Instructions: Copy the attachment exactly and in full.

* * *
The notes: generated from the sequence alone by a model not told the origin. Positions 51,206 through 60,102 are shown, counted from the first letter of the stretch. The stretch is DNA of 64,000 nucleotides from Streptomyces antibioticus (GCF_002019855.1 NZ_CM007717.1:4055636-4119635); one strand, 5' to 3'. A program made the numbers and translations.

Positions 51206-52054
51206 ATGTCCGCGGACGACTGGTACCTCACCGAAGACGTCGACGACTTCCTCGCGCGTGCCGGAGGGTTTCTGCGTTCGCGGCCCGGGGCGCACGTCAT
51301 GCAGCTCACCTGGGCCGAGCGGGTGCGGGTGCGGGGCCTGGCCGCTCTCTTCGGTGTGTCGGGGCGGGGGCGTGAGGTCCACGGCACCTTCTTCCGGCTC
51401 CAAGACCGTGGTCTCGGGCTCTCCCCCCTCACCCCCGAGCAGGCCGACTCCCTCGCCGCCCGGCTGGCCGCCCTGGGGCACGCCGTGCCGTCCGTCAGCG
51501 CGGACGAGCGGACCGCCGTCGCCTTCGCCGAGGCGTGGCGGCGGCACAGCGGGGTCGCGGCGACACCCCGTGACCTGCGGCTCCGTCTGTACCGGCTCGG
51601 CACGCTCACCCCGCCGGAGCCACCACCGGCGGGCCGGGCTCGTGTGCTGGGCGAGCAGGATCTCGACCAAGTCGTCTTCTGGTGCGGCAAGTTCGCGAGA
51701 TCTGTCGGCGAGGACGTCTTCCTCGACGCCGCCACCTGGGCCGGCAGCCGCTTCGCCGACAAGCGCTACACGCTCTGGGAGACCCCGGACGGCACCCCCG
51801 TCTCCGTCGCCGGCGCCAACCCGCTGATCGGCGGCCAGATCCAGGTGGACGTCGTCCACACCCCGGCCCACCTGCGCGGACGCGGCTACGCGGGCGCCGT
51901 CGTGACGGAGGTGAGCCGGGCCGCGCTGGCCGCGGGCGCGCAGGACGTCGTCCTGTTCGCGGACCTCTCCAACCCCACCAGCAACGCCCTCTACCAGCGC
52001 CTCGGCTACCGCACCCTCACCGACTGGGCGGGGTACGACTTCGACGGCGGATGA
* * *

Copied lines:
The notes: generated from the sequence alone by a model not told the origin. Positions 51,206 through 60,102 are shown, counted from the first letter of the stretch. The stretch is DNA of 64,000 nucleotides from Streptomyces antibioticus (GCF_002019855.1 NZ_CM007717.1:4055636-4119635); one strand, 5' to 3'. A program made the numbers and translations.

Positions 51206-52054
51206 ATGTCCGCGGACGACTGGTACCTCACCGAAGACGTCGACGACTTCCTCGCGCGTGCCGGAGGGTTTCTGCGTTCGCGGCCCGGGGCGCACGTCAT
51301 GCAGCTCACCTGGGCCGAGCGGGTGCGGGTGCGGGGCCTGGCCGCTCTCTTCGGTGTGTCGGGGCGGGGGCGTGAGGTCCACGGCACCTTCTTCCGGCTC
51401 CAAGACCGTGGTCTCGGGCTCTCCCCCCTCACCCCCGAGCAGGCCGACTCCCTCGCCGCCCGGCTGGCCGCCCTGGGGCACGCCGTGCCGTCCGTCAGCG
51501 CGGACGAGCGGACCGCCGTCGCCTTCGCCGAGGCGTGGCGGCGGCACAGCGGGGTCGCGGCGACACCCCGTGACCTGCGGCTCCGTCTGTACCGGCTCGG
51601 CACGCTCACCCCGCCGGAGCCACCACCGGCGGGCCGGGCTCGTGTGCTGGGCGAGCAGGATCTCGACCAAGTCGTCTTCTGGTGCGGCAAGTTCGCGAGA
51701 TCTGTCGGCGAGGACGTCTTCCTCGACGCCGCCACCTGGGCCGGCAGCCGCTTCGCCGACAAGCGCTACACGCTCTGGGAGACCCCGGACGGCACCCCCG
51801 TCTCCGTCGCCGGCGCCAACCCGCTGATCGGCGGCCAGATCCAGGTGGACGTCGTCCACACCCCGGCCCACCTGCGCGGACGCGGCTACGCGGGCGCCGT
51901 CGTGACGGAGGTGAGCCGGGCCGCGCTGGCCGCGGGCGCGCAGGACGTCGTCCTGTTCGCGGACCTCTCCAACCCCACCAGCAACGCCCTCTACCAGCGC
52001 CTCGGCTACCGCACCCTCACCGACTGGGCGGGGTACGACTTCGACGGCGGATGA